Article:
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Photo: The Toadstools at Grand Staircase-Escalante National Monument in Utah (James Marvin Phelps)

Texas prepares for Hurricane Harvey 6 MIN, 30 SEC

Despite reports that he's not paying attention, President Trump has tweeted that he's "closely monitoring" Hurricane Harvey, saying he's "here to assist as needed." Forecasters are warning of 120 mile-an-hour winds — and historic amounts of rain measured in feet rather than inches. Joe McComb, the Mayor of Corpus Christi, has made clear that rain and the storm surge could be life-threatening. Authorities have made evacuation of low-lying areas and preservation of life a top priority. Lynn Brezosky of the San Antonio Express-News is in Corpus Christi covering the storm.

Guests:
Lynn Brezosky, San Antonio Express-News (@lbrezosky)

Are national monuments on the chopping block? 33 MIN, 32 SEC

Teddy Roosevelt's legacy of 400 national parks may be "America's best idea," but some two-dozen national monuments are another matter. Miners, loggers and some residents in Western States are angry that past presidents limited use of millions of acres of public land. President Trump says Clinton, Bush and Obama, abused their power, and he's reportedly ready to shrink the size of some protected areas — if he can. We hear about disputes including industrial and recreational interests, environmentalists and Native American tribes.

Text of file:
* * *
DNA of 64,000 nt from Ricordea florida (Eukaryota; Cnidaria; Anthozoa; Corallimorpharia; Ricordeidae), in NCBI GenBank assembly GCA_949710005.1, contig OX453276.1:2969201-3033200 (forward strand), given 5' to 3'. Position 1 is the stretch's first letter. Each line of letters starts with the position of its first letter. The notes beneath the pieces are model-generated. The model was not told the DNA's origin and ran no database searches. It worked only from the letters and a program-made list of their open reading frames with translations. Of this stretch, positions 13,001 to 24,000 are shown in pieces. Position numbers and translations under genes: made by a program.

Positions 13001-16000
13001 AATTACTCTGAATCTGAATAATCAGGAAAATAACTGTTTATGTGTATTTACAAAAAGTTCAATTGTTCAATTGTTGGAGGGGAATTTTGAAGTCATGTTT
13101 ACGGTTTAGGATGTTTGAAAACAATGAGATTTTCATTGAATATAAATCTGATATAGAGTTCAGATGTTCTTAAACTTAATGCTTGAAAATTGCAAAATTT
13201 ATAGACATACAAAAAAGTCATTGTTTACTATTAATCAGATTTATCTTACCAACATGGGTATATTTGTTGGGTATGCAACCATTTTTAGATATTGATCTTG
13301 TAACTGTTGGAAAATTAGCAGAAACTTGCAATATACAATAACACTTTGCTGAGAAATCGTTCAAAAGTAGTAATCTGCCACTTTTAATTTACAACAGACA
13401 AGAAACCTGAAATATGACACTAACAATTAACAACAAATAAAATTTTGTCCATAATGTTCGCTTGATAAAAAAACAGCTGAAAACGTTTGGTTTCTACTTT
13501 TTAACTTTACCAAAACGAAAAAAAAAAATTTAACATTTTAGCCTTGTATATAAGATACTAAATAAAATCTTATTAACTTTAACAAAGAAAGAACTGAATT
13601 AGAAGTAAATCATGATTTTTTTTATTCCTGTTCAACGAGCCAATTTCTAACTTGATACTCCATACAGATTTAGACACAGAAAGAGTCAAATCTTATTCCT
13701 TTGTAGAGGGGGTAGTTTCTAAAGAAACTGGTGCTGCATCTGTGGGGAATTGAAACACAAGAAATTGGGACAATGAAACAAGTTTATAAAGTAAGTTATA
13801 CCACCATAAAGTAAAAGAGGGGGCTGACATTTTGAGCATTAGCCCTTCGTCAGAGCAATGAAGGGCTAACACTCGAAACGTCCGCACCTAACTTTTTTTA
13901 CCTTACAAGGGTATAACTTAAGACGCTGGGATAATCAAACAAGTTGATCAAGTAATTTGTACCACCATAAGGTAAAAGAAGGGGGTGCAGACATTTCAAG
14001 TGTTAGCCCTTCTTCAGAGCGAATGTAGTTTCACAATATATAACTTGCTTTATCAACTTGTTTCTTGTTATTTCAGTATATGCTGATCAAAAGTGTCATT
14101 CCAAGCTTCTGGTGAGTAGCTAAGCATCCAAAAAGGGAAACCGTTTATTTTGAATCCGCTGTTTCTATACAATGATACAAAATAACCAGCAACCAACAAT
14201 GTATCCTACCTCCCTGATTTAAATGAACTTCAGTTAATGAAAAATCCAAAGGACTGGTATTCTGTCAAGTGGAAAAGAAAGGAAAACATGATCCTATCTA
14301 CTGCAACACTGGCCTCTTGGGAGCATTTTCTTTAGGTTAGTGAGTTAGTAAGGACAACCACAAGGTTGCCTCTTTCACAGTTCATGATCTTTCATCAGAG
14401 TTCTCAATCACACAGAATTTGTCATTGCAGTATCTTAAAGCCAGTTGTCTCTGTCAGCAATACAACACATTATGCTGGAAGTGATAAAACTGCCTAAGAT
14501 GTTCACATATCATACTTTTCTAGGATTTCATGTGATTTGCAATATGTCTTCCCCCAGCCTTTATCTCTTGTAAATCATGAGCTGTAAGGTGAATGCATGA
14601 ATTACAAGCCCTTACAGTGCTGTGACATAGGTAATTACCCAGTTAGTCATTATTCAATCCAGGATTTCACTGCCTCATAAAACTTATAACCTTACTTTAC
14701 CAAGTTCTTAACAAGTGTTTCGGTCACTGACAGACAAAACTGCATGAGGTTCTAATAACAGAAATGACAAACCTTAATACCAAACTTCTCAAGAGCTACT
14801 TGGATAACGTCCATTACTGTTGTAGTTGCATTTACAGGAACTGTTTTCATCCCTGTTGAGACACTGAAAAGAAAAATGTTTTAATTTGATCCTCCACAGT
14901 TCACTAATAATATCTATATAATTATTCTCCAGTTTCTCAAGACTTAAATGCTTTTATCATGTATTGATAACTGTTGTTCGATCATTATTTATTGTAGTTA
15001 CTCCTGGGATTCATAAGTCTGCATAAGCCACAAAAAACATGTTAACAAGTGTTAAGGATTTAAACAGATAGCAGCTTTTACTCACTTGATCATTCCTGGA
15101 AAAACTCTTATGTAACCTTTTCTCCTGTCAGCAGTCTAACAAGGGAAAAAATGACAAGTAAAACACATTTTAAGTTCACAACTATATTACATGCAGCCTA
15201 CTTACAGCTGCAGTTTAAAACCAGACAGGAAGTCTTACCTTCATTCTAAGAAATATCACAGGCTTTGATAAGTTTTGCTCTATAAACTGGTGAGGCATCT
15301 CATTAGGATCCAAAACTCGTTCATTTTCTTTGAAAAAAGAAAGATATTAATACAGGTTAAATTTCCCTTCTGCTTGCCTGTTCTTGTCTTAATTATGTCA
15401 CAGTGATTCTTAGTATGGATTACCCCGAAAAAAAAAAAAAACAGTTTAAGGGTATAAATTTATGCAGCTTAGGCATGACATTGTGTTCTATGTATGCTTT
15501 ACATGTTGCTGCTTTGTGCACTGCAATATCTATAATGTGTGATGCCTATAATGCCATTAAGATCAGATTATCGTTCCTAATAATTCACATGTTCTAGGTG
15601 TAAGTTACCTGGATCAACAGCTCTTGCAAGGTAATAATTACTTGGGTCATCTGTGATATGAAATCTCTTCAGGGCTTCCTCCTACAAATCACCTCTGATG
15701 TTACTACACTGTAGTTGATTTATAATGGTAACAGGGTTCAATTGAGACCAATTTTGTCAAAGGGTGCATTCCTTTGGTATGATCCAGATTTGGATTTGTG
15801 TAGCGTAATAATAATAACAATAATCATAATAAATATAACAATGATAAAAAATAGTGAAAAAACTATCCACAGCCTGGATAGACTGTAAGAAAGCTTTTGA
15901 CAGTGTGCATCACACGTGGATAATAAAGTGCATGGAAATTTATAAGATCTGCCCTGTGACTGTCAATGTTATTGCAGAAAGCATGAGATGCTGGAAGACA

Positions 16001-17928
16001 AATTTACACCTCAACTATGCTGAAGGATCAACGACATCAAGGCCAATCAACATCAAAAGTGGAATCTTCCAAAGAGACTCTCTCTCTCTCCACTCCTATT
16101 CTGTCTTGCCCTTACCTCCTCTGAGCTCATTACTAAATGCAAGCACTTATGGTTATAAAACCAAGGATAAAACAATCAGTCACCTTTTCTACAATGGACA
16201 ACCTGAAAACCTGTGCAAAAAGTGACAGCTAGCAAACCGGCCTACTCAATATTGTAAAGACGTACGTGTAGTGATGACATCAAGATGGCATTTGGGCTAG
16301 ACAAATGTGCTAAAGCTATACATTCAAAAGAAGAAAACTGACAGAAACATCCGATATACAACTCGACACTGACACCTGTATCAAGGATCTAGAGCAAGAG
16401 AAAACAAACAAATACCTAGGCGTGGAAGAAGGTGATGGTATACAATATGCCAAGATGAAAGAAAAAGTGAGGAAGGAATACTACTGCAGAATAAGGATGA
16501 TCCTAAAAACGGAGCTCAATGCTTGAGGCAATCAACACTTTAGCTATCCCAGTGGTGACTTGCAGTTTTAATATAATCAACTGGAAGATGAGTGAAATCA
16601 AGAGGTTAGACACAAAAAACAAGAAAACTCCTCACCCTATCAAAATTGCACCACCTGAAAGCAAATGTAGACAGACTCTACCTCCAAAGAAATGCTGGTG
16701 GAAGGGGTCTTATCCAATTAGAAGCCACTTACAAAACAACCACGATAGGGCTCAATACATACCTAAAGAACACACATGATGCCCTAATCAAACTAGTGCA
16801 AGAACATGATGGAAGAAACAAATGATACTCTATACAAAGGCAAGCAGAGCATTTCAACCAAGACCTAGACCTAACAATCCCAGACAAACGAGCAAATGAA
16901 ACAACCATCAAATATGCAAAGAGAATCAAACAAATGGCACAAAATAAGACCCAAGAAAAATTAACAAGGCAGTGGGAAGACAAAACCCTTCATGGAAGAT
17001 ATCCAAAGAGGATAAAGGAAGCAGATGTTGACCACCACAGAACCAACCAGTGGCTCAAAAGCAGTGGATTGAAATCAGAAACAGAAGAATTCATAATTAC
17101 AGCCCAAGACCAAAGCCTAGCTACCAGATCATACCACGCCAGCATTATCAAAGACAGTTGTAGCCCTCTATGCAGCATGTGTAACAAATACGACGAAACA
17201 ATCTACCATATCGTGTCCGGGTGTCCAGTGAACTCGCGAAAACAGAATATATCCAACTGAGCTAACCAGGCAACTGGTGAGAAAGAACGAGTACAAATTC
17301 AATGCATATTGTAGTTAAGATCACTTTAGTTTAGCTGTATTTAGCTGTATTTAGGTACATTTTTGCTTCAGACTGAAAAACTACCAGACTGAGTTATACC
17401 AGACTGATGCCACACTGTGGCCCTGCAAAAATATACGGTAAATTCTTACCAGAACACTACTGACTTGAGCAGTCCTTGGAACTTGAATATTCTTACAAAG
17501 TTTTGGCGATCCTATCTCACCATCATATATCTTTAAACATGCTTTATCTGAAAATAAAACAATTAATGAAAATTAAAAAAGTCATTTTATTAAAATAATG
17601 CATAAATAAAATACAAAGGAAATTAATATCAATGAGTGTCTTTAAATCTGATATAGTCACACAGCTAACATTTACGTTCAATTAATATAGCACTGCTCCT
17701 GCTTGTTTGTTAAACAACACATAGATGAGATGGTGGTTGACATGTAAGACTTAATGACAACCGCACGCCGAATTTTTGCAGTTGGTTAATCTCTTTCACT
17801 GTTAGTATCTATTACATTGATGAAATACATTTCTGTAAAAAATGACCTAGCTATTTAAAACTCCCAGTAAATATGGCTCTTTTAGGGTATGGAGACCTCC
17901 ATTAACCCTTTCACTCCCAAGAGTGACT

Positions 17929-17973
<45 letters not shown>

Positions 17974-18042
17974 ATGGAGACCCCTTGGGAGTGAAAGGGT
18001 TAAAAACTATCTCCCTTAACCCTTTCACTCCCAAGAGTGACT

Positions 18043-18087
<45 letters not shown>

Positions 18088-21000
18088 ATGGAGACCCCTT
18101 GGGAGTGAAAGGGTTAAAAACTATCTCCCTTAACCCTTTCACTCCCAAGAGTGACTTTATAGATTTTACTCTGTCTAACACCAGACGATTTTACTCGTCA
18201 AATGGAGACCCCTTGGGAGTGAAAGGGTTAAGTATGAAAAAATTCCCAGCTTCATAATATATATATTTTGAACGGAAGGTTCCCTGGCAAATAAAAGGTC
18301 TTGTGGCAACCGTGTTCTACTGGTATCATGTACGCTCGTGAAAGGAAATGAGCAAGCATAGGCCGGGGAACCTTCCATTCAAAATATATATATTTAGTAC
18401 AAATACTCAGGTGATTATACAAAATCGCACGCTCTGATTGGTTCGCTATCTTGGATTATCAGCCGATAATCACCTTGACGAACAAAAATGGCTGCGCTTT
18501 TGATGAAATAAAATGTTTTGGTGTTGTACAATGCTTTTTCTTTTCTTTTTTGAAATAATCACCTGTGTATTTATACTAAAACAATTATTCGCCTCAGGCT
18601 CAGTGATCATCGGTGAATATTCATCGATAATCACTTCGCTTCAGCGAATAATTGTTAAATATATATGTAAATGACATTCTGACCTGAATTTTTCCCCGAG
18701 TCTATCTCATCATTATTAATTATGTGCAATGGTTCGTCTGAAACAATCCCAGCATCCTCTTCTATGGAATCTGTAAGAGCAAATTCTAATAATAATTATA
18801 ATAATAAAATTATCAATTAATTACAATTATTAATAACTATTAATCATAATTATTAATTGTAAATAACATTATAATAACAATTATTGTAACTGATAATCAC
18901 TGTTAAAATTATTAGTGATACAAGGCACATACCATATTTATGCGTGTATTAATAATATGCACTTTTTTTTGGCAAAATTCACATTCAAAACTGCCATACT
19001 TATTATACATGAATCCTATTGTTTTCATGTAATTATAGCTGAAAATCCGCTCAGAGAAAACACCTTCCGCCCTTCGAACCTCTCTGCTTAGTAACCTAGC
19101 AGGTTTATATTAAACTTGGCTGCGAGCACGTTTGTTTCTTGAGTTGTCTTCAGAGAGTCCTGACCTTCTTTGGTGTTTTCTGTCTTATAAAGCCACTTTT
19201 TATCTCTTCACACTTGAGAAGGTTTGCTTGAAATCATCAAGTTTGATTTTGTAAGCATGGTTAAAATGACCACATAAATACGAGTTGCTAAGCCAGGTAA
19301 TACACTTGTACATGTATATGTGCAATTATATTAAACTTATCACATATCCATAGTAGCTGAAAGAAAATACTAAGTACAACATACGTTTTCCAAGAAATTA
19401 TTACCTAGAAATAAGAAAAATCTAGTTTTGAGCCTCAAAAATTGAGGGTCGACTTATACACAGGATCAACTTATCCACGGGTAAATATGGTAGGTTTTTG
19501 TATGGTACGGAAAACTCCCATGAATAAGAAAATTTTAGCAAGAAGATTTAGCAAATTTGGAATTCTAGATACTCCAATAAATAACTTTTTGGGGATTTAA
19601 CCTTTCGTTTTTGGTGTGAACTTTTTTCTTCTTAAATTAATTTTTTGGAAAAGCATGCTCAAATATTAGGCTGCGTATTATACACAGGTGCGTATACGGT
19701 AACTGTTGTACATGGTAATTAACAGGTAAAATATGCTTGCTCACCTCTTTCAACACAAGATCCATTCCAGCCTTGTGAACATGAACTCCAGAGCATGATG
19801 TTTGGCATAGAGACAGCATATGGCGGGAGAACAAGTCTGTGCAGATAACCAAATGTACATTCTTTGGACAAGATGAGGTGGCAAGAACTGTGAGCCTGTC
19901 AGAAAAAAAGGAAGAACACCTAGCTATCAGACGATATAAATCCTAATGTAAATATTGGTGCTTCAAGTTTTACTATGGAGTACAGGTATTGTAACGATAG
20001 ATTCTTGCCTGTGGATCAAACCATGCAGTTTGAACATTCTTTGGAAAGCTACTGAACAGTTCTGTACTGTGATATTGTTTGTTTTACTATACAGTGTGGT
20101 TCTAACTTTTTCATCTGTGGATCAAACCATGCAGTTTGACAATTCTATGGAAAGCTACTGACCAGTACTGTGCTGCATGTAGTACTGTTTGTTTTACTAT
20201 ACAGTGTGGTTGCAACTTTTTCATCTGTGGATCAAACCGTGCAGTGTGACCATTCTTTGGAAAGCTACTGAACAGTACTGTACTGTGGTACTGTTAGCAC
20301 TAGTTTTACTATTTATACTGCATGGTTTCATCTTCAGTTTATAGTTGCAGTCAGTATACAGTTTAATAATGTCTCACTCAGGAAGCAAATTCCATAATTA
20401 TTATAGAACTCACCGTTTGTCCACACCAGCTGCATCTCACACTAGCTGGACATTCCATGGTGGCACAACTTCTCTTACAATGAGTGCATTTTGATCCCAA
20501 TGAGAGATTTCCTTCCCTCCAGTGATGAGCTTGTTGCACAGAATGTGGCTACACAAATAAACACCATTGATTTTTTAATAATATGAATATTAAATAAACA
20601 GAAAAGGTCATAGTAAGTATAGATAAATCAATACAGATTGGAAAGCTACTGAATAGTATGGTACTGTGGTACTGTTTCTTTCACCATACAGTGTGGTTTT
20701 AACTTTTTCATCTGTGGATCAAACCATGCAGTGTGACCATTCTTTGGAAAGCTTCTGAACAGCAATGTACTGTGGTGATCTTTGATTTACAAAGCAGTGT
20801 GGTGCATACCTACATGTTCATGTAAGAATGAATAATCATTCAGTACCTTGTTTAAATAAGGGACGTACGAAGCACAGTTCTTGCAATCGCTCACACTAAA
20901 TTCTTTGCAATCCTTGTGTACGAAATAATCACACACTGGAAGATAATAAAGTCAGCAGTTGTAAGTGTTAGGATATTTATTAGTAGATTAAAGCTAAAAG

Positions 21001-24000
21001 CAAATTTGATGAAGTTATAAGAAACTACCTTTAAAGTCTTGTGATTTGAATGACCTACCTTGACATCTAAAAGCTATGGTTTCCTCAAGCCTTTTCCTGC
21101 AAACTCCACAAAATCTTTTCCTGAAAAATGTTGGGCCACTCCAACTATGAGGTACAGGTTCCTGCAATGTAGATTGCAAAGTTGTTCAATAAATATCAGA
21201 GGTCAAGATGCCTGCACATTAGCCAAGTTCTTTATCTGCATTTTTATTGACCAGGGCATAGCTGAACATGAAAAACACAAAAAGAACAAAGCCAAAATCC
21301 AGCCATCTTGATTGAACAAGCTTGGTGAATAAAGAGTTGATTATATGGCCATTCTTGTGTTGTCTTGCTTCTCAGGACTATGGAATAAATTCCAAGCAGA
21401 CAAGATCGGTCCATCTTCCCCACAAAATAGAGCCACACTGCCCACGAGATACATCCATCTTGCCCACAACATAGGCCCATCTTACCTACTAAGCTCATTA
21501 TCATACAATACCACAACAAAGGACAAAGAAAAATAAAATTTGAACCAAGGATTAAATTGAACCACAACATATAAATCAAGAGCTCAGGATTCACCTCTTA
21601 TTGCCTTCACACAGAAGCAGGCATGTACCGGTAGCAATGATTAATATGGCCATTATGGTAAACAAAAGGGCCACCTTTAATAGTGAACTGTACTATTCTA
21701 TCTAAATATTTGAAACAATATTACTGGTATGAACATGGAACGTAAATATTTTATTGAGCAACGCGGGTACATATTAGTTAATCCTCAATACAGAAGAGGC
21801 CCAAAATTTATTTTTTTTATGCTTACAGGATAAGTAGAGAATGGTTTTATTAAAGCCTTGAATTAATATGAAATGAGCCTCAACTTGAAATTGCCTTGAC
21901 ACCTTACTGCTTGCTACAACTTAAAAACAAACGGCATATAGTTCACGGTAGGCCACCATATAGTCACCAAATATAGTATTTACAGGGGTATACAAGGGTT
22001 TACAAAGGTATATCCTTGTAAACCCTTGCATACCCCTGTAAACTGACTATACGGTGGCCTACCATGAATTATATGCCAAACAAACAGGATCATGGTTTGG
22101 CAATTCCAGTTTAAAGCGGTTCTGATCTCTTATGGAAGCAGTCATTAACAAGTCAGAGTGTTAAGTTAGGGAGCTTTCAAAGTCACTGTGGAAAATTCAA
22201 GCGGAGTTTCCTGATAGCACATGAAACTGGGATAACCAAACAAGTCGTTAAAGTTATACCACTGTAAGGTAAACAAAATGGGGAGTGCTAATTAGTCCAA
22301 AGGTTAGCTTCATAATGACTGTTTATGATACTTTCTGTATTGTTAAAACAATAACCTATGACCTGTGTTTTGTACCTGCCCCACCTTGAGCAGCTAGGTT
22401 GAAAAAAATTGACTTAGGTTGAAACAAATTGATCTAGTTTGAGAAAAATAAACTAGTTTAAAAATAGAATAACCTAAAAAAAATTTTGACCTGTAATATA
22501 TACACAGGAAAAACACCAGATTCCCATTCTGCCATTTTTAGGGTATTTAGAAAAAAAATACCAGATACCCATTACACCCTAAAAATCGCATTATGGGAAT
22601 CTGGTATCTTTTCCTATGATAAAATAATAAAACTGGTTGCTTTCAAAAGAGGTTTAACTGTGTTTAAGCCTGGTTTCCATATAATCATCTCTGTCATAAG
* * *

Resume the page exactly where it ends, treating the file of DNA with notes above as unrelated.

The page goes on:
Guests:
Darryl Fears, Washington Post (@bydarrylfears)
Sharon Buccino, National Resource Defense Council (@sharonbuccino1)
Nicolas Loris, Heritage Foundation (@niconomistloris)
Mark Squillace, University of Colorado Law School (@marksquil)

More:
Secretary Zinke sends monument report to the White House
Fears on Zinke recommendation that Trump alter at least three national monuments
NRDC on national monuments, Trump's assault on our environment
Loris on federal land grabs, why Trump's executive order is a positive sign
Squillace on the endangered Antiquities Act

A sonic attack in Cuba? 9 MIN, 37 SEC

Two Cuban diplomats have been expelled from the US — in response to unexplained physical symptoms suffered by Americans who live in Havana. They reside in compounds owned by the Cuban government. The State Department won't confirm the AP's report that they were subject to a "covert sonic weapon." Ann Gearan is reporting the story for the Washington Post.  

Guests:
Anne Gearan, Washington Post (@agearan)

More:
Washington Post editorial on the attacks on American, Canadian diplomats in Cuba

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